A Daily Beer Drinker With Agonizing Gas and Back Pain

Erik D. Schraga, MD


February 09, 2021

Physical Examination and Workup

On physical examination, the patient is a thin, slightly emaciated man who is in obvious distress. His vital signs include a temperature of 95.7°F (35.4°C), a pulse of 87 beats/min, a respiratory rate of 28 breaths/min, a blood pressure of 111/62 mm Hg, and an oxygen saturation of 98% while breathing room air.

The patient is diaphoretic and is writhing around on his gurney. His sclerae are anicteric. The oropharynx is clear, with slightly dry mucous membranes. The heart examination reveals a regular rhythm, with no murmurs. The lungs are clear to auscultation in all fields, and no rales or rhonchi are found.

The abdominal examination is notable for exquisite tenderness in the epigastric and bilateral upper quadrant regions, with focal rebound tenderness and guarding. No tenderness or palpable masses are found in the patient's lower abdomen. The rectal examination reveals heme-negative, brown stool.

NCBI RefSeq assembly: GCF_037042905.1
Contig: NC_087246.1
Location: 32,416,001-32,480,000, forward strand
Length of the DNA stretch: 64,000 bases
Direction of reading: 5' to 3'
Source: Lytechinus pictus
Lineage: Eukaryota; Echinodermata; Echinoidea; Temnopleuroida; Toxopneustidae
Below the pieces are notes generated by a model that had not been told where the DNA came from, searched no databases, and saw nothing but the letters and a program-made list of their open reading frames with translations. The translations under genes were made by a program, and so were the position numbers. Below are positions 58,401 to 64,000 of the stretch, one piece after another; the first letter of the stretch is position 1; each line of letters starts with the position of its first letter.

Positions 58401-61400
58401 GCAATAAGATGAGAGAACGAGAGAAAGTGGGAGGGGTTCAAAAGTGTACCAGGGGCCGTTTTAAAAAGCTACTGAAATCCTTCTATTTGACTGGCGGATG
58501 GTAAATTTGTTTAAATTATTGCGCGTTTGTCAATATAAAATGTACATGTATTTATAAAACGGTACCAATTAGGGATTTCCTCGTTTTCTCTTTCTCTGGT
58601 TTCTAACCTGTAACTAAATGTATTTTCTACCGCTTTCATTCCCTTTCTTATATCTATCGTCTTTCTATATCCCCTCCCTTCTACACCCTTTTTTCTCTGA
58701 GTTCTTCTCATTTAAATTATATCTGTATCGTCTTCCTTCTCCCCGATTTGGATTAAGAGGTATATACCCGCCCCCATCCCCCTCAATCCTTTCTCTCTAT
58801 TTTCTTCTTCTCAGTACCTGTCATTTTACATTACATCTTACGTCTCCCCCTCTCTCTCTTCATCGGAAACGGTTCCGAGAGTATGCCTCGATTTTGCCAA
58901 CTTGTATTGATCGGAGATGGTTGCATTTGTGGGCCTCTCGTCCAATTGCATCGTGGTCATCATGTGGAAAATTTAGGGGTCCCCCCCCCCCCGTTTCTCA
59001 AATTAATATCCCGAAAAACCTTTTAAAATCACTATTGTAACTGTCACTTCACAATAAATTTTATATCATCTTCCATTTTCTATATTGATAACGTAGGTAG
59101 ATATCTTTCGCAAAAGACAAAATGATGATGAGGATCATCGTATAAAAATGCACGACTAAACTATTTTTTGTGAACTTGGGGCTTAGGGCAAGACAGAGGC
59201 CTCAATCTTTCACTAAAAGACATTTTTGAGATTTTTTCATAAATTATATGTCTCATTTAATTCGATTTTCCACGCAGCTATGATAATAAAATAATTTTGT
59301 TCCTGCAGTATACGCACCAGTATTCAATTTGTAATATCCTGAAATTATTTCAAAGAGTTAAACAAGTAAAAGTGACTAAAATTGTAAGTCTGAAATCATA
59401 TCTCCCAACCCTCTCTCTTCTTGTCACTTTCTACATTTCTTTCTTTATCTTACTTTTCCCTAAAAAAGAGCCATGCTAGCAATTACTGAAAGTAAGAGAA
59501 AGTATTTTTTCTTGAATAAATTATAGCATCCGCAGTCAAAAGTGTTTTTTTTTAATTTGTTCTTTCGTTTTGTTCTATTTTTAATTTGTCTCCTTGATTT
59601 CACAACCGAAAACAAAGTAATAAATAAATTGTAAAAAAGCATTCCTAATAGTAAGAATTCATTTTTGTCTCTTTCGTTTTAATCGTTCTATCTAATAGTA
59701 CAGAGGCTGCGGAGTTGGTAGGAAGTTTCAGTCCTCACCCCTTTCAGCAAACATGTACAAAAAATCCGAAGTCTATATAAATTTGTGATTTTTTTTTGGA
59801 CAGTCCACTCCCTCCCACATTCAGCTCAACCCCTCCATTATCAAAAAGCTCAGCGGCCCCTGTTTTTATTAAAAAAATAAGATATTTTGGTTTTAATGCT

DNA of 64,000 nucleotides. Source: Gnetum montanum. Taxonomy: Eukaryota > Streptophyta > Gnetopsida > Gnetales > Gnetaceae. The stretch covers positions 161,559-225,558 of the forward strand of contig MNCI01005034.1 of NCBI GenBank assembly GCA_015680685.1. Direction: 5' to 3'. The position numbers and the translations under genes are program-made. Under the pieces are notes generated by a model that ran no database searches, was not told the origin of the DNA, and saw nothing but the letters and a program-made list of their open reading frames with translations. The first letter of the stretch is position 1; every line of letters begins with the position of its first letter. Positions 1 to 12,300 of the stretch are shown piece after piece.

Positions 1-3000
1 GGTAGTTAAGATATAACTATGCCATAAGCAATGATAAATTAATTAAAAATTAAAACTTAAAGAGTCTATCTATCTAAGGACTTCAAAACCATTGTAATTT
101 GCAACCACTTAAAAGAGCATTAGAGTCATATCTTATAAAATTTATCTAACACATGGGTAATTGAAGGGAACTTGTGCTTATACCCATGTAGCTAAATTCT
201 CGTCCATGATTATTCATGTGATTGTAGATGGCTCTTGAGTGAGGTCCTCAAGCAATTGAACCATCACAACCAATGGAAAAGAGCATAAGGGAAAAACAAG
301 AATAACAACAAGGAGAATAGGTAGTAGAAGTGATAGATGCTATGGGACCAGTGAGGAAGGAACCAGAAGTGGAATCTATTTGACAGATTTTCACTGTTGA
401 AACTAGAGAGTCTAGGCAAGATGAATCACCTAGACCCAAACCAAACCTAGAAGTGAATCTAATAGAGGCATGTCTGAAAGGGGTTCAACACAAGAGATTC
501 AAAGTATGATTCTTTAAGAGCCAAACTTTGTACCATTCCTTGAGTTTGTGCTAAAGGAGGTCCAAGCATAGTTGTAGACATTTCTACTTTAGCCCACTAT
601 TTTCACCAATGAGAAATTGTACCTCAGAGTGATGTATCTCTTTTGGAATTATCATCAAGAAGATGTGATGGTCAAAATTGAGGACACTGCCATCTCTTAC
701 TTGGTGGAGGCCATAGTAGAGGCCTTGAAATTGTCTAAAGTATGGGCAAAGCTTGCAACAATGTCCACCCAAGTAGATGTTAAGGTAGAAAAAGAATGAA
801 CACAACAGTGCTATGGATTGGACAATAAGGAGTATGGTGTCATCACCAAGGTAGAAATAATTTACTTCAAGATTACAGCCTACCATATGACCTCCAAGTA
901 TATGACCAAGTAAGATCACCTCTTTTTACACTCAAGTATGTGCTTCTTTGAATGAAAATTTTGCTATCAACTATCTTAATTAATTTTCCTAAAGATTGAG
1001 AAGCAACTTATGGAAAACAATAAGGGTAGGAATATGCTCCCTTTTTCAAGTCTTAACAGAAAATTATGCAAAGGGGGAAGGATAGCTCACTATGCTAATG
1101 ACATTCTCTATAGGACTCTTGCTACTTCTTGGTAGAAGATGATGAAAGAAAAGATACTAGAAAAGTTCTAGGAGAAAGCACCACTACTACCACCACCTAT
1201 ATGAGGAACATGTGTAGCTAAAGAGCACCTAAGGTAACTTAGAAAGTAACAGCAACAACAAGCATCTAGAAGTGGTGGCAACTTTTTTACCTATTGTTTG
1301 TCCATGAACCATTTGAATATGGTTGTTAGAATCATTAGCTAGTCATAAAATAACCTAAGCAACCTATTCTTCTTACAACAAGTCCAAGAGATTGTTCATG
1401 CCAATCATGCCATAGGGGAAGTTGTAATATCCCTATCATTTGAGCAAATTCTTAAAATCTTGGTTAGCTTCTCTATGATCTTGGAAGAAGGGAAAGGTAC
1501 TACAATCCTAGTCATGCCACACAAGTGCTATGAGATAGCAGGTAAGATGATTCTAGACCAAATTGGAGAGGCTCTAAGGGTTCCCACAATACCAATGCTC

The patient is urgently placed on a cardiac monitor, and an 18-gauge peripheral intravenous (IV) line is inserted into the antecubital fossa, through which infusion of normal saline is initiated. The patient is given two doses of IV hydromorphone, without significant improvement in his pain or abdominal tenderness.

An upright, portable anterior/posterior chest radiograph is obtained; it appears normal, with no free air visualized under the diaphragm. Abdominal ultrasonography shows no evidence of gallstones or biliary wall thickening; the kidneys and liver appear normal as well.

All laboratory findings, including a complete blood cell count, metabolic panel, hepatic panel with amylase and lipase, and troponin levels, are within normal limits. An ECG reveals a normal sinus rhythm at a ventricular rate of 88 beats/min, with nonspecific ST flattening in the lateral leads and no change from the patient's prior ECG.

After the initial workup is completed, an additional dose of IV pain medication is administered to the patient, which provides some pain relief (although focal epigastric tenderness to palpation persists). The patient is prepped for CT of the abdomen and pelvis, and oral and IV contrast images are obtained (Figures 1 and 2).

Figure 1.

Figure 2.


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